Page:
Think of it as the Chinese version of Christmas. Lunar New Year—celebrated today, February 19—is the one holiday when everyone in China returns home to be with family, exchange gifts, and eat as much as they can.
But this simple cultural tradition has turned into a logistical nightmare for Chinese citizens, increasingly drawn away from their countryside hometowns for jobs in urban centers. With upwards of 260 million migrant workers—nearly one-fifth of the entire population—heading home for the holiday, Chinese authorities predict there will be 2.8 billion individual passenger journeys across the Middle Kingdom in the next few weeks.
It has become the largest annual human migration on the planet.
New Year reunions are so important that most Chinese will go to any lengths to make the trip, including waiting in line for days for train or bus tickets, or shelling out a sizable amount of their income to purchase flights. When I was living in China, a co-worker of mine purchased a standing-only train ticket home because it was all he could get. The one-way trip took 12 hours.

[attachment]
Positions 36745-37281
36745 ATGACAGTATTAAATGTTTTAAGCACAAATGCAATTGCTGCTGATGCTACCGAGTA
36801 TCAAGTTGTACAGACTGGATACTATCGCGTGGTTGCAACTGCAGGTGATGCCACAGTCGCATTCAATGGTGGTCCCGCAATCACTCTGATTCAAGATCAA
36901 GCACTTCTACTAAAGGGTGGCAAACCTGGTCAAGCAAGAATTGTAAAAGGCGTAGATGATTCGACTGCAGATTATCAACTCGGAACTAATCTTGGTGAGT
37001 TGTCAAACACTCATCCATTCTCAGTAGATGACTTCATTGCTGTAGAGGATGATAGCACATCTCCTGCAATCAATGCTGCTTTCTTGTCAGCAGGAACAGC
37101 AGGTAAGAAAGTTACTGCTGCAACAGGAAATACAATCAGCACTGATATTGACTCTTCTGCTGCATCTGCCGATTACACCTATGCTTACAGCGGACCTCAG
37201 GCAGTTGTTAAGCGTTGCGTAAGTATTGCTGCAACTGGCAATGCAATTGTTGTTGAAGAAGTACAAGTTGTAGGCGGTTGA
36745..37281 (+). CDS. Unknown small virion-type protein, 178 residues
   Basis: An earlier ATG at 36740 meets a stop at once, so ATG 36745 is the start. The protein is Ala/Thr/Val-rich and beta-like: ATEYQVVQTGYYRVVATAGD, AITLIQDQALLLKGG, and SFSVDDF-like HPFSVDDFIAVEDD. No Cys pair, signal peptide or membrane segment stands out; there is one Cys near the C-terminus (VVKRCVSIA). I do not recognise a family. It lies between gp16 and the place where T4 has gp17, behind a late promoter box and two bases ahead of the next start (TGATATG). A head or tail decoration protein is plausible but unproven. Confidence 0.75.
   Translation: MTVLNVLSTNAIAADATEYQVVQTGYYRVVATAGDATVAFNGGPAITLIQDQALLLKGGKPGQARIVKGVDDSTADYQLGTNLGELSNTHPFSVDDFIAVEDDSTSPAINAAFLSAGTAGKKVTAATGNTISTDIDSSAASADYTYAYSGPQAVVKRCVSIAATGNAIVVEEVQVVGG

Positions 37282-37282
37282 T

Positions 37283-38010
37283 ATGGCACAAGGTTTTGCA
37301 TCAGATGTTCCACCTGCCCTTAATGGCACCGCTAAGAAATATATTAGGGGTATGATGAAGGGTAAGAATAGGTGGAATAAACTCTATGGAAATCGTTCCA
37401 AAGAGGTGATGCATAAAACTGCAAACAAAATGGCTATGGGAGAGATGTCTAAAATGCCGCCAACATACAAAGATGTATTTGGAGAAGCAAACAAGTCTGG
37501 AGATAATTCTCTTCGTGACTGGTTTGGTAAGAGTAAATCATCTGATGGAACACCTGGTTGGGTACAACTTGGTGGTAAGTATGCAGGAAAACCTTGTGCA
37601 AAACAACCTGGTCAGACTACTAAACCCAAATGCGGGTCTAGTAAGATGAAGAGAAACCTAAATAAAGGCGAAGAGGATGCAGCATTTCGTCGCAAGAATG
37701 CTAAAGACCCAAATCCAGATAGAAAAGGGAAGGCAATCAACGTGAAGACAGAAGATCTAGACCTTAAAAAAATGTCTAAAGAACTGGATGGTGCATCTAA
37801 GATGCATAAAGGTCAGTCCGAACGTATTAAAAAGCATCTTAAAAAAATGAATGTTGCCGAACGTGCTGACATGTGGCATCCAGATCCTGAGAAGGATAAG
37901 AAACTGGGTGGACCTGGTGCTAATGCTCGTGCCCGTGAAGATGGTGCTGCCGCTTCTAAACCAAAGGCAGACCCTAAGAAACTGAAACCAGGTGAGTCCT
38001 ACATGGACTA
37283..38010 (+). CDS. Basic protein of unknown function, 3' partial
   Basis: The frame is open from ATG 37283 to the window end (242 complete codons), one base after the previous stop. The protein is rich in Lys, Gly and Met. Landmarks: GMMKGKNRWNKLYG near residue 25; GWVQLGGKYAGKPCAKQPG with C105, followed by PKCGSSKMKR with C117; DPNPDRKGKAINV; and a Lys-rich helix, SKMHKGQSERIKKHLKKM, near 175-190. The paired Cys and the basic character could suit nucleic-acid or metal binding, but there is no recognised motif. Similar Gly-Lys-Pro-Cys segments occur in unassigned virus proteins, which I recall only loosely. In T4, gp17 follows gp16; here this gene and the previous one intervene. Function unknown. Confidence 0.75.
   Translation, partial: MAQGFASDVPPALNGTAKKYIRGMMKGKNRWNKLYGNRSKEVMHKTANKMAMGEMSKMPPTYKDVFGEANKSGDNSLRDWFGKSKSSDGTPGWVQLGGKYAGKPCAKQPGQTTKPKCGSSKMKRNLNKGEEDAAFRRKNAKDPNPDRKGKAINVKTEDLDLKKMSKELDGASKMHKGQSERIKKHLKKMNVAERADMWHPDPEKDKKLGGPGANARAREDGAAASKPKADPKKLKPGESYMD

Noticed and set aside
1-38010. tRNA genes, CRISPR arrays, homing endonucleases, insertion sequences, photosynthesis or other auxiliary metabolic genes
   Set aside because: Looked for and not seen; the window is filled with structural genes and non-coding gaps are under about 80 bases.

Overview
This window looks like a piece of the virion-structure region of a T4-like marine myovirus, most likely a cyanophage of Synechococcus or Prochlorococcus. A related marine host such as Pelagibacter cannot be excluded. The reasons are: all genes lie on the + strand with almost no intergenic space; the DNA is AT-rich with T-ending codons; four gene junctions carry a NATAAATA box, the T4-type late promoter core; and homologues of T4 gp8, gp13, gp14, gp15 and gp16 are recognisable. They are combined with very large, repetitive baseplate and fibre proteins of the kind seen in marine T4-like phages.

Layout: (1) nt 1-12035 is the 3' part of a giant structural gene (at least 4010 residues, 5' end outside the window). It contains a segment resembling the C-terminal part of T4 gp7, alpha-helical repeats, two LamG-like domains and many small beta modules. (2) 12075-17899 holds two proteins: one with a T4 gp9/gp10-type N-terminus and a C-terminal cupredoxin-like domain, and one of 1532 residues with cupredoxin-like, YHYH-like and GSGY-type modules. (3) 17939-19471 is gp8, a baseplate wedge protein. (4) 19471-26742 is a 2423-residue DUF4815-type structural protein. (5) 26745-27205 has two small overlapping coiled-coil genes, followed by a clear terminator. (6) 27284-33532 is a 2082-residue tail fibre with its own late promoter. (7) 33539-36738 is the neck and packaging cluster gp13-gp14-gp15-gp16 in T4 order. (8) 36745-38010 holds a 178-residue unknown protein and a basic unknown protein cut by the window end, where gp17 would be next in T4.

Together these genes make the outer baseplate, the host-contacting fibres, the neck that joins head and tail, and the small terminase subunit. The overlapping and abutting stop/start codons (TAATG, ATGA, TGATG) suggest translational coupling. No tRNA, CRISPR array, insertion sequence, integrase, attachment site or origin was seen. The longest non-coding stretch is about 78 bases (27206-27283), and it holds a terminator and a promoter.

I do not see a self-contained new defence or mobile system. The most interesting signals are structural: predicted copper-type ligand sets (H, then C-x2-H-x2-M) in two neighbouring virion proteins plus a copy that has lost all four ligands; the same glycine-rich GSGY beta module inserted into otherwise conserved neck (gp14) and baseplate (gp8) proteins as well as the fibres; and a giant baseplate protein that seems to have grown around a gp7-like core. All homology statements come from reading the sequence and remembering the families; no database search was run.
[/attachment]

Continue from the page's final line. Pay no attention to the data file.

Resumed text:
Many migrant workers in China’s cities have left behind aging parents; some have left behind their own children. The government forces these hard choices with its hukou system of family registration. Individuals inherit their designation as either “rural” or “urban” residents, which determines where they can access government benefits for education, healthcare, and retirement. Even if their parents are working in a city, rural children often cannot attend school or gain affordable healthcare there, and so are left in the countryside with their grandparents or other relatives.
Today as many ...1
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